Rodents of Unusual Size, Jazz lightning & Willie

Area fires  have clouded my eyes and I’m seeing rodents of unusual size. Start the show with James Andrews’ “Catch the Willie” and I’ll explain.

nutriaThe Northwest has been blanketed with smoke this week, perhaps playing tricks on my eyes. But there really are rodents of unusual size around in Washington and Oregon. I’m talking about nutria or Myocastor coypus —   a semi-aquatic rodent that is native to South America but was introduced into the states as a potential fur-creating creature. As often happens though, the beast is just a nuisance now, creating a problem in Louisiana but also in the more temperate parts of  Oregon and Washington.  A documentary about them is getting screenings in the region including Olympia at the Capitol Theater (Olympia Film Society) on September 30 at 7:30 p.m.  The director will be at the movie to take questions.

All this might be interesting to you (you haven’t stopped reading so far)  but you might be asking what does it have to do with my show? Aside from giving my current home and my hometown something else in common, this week’s show includes “Norris the Nocturnal Nutria” by Benny Grunch & the Bunch. It’s sort of a Christmas song and its not very serious but it is in fact the only song I know of that even touches on the subject of coypus or nutria. That’s LARGELY it.

jazz-lightning

But before you get to that song, you’ll hear an awesome rendition of “Bill Bailey” by clarinetist and singer Doreen Ketchens who does a duet of the song with I believe her husband Lawrence who, in the course of the song, has been struck by “jazz lightning.” It really is quite good.  Perhaps its playing right now if you started it when I asked you. If you didn’t, scroll back up and click the arrow.

Lots of other fun stuff follows but I’ll let you decide if its worth it.  Cheers.

Pledge drive show is all about money

This week’s show is about money. . .because despite community radio being free of commercial pressure it still depends on hard green cash to run. You can start the show now while you finish reading this.  (Don’t worry, I’ve edited out the lengthy pledge appeals.)

As a 12-year-old, I would turn the radio on instead of going to sleep and from the shadows of my bedroom in Norman, Oklahoma, I would listen to deejays from Chicago, St. Louis and Dallas.  The deejays would tell me about the weather, describe the music, and talk about their day while their commercials would hail the virtues of car dealers and appliance stores in their communities. Snuggled in my bed, I would envision what it would be like to live there.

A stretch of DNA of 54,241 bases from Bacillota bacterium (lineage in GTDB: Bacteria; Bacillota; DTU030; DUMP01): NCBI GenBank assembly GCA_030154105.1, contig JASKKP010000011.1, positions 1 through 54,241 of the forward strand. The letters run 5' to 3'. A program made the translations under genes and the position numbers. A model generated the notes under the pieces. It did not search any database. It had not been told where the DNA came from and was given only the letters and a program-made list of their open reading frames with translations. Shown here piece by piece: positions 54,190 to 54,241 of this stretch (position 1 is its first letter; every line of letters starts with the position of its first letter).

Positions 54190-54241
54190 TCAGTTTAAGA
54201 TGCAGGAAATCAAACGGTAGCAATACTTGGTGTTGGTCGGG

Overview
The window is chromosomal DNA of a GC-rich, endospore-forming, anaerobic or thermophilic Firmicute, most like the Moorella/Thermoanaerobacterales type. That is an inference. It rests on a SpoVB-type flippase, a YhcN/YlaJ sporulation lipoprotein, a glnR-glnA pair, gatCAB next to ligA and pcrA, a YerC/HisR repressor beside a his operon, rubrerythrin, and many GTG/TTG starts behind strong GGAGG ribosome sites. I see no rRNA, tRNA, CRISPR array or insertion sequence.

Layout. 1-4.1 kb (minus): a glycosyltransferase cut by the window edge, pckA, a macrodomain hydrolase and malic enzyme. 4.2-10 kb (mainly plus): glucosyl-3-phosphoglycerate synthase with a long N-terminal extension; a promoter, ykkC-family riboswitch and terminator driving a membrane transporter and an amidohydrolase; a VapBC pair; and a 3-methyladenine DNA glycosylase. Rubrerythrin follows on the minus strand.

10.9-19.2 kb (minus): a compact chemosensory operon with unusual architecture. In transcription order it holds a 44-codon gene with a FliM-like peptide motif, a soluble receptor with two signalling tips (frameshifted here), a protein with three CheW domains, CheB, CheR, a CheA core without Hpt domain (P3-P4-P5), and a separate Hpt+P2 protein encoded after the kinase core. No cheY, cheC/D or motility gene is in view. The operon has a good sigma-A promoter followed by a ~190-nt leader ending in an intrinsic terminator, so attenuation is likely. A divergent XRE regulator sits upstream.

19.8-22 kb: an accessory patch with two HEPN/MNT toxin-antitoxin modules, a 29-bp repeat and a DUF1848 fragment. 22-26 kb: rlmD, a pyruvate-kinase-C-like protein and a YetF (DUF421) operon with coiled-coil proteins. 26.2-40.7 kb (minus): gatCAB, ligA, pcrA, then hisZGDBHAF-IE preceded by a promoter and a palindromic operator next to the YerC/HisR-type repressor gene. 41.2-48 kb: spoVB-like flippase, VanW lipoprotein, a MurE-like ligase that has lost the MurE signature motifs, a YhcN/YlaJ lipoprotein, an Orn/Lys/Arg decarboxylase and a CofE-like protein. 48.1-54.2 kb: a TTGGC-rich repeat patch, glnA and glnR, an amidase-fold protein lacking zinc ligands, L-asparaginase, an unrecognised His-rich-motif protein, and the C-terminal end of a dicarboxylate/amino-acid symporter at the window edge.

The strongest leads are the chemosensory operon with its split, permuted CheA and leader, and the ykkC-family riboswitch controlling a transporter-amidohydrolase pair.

Kicking Ass Olympia Style
KAOS is re-issuing a classic t-shirt as part of its premium for members. Your support keeps real radio alive.

I’ve always loved radio for its ability to ground me in the moment while also transporting me to other places. Unlike the constructed mass appeal of television, radio is a personal  and live experience.  One person speaking into a mike, sharing music and stories, talking to me wherever I might be.

While much of commercial radio has changed to a more decentralized and impersonal experience, community radio, particularly KAOS, 89.3 FM, Olympia, has moved in the other direction.  Housed and supported by The Evergreen State College, KAOS trains its volunteer deejays, works with them on developing a show, provides them the studio platform and then cuts them loose to do their thing. The result is some inconsistency in delivery and mechanics but because of that diversity, the station preserves the spontaneity and joy of being in the moment.   I tell that to myself every time I push the wrong button or cue up the wrong song or stammer through some sort of transition.

We’re not slick, we’re real

And though we wouldn’t exist if not for the generous support of the college and its students, we do need to show that the station has listeners.  Listeners who appreciate the station’s existence enough to help underwrite its cost. It’s a different model from the commercial era, but worth it if you love real radio.

Here’s how you can support KAOS. (It will open a new link so your music will continue)

(Today’s show – see above podcast – starts with the New Orleans Suspects, features two songs by Chubby Newsome recorded in New Orleans, a vinyl track of Huey “Piano” Smith, the Tin Men, Lil Rascals Brass Band, Roddie Romero & the Hub City All-Stars, Ingrid Lucia, James Andrews and much more)